Healthcare facilities are not immune from the broader workforce/labor market challenges. Hospitals are struggling to find and retain maintenance staff. As a result, systems’ maintenance must be considered in the initial design. Overly complex control systems and components that are difficult to access are often overridden, bypassed or completely ignored, leading to inefficiencies that can impact patient care and building operating costs.
The first cost of systems should not be the main consideration for system selection. A life cycle cost analysis should be performed to validate whether a system with a greater first cost will ultimately save the hospital money.
Designing for Patient Outcomes
One of the concepts that is always at the forefront of our minds as we are designing for healthcare facilities, is that MEP systems have a direct impact on patient care and are a key factor in patient satisfaction surveys.
Healthcare MEP design is more complex than most other building types. There are multiple codes governing healthcare design, so a breadth of experience is needed to be able to design MEP systems for each different department in a hospital. The requirements for operating rooms are vastly different than the needs of a Neonatal Intensive Care Unit (NICU) or a Trauma Center. Understanding and having direct experience with the required use cases results in more efficient and more effective designs, in addition to code compliance.
Construction Cost Considerations
MEP systems represent approximately 40% of the construction budget for new construction and approximately 60% in complex renovation projects. When you consider all of the discrete systems that are included in this scope, you begin to understand the impact on the budget. MEP systems include HVAC, but also lighting and plumbing and electrical systems. The complexity of designing the appropriate, integrated functionality based on department and room type should not be underestimated.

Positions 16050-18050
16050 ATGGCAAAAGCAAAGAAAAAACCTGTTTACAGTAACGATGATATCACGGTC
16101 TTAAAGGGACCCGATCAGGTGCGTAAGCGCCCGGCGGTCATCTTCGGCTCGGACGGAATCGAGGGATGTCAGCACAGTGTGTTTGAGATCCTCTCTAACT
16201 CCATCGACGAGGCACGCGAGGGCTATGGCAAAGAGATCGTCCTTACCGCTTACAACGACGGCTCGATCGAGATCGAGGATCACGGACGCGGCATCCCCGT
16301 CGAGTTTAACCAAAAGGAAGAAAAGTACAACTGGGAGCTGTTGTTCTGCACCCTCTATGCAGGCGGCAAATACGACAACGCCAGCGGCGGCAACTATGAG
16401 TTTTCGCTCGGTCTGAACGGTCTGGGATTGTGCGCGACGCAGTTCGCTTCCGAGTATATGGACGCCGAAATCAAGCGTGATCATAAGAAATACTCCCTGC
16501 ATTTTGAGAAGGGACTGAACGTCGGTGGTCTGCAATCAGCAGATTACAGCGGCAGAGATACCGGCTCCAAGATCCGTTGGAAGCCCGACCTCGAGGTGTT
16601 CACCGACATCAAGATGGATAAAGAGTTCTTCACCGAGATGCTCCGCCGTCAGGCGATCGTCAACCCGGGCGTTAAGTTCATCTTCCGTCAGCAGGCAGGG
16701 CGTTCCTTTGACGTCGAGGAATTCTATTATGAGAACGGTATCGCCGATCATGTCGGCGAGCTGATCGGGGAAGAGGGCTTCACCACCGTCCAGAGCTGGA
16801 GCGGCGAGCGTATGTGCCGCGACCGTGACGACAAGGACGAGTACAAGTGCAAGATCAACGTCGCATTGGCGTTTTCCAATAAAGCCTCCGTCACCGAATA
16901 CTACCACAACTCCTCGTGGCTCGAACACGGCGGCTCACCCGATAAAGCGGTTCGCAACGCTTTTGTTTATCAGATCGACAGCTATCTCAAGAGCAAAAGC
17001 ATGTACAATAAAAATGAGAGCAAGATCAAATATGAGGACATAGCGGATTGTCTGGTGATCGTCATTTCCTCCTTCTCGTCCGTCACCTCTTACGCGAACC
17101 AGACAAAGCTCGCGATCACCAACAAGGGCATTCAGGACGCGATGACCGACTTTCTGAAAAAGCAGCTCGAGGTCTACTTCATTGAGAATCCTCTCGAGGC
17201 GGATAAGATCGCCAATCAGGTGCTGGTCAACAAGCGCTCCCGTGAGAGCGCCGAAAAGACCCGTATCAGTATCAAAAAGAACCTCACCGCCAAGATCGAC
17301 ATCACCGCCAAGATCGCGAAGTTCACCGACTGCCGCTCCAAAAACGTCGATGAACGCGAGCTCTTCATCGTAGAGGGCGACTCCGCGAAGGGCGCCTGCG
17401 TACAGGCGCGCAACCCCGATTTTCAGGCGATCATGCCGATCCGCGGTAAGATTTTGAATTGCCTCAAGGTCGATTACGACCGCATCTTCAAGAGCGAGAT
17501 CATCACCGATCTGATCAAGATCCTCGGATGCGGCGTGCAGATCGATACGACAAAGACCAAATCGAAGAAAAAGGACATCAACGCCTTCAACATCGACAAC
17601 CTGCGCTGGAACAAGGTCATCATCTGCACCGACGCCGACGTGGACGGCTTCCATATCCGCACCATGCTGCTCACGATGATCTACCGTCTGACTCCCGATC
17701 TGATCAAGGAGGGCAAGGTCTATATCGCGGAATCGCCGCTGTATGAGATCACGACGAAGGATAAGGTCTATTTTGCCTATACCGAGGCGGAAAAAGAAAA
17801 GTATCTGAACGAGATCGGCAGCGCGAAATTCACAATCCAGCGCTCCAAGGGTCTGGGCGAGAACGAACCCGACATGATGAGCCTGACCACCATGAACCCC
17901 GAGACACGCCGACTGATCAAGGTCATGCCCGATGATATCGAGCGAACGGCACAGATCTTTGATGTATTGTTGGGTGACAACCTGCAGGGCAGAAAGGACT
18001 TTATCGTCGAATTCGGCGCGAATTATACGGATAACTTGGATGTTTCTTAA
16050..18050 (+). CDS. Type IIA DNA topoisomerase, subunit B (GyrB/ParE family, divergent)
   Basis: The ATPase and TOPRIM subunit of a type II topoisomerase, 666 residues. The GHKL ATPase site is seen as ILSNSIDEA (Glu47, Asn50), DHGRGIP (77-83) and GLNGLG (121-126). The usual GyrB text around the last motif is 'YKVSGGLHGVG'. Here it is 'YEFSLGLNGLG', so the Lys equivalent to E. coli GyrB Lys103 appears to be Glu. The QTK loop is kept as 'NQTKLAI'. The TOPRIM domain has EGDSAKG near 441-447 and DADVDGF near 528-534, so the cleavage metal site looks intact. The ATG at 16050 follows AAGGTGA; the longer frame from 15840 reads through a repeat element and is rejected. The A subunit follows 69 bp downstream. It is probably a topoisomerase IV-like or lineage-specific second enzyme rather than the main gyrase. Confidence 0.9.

Better Project Outcomes
An example of a healthcare MEP project done well is the Shannon Oncology project.
This project consisted of a new Oncology building, a 3-story office and retail pharmacy building, and a large parking garage. The 3 structures are located adjacent to the main Shannon Medical Center hospital. The Oncology building serves San Angelo and the surrounding areas. As a flagship facility, the entry lobby and infusion bays have been designed with a patient-centric approach to make the treatment experience as comfortable as possible. The infusion bay design, the view out the windows, the lighting, and access to the outdoor garden, all enhance the patient experience.
We utilized virtual reality technology to allow the doctors and nursing staff to do a “walk-through” of our design model so that they could experience the space and provide input before it was built.
Over the past 70 years, O’Connell Robertson has designed thousands of healthcare facilities, including new facilities, renovations and expansions of acute care facilities, outpatient facilities, medical office buildings, cancer centers, and wellness centers. Our Mission Driven approach results in designs that support staff efficiencies and improve patient outcomes. We are proud of our team’s expertise and deep understanding of the intricacies of architecture and MEP design for these project types.
Please reach out to Ted Davison at email@example.com if you have questions or would like to discuss other healthcare projects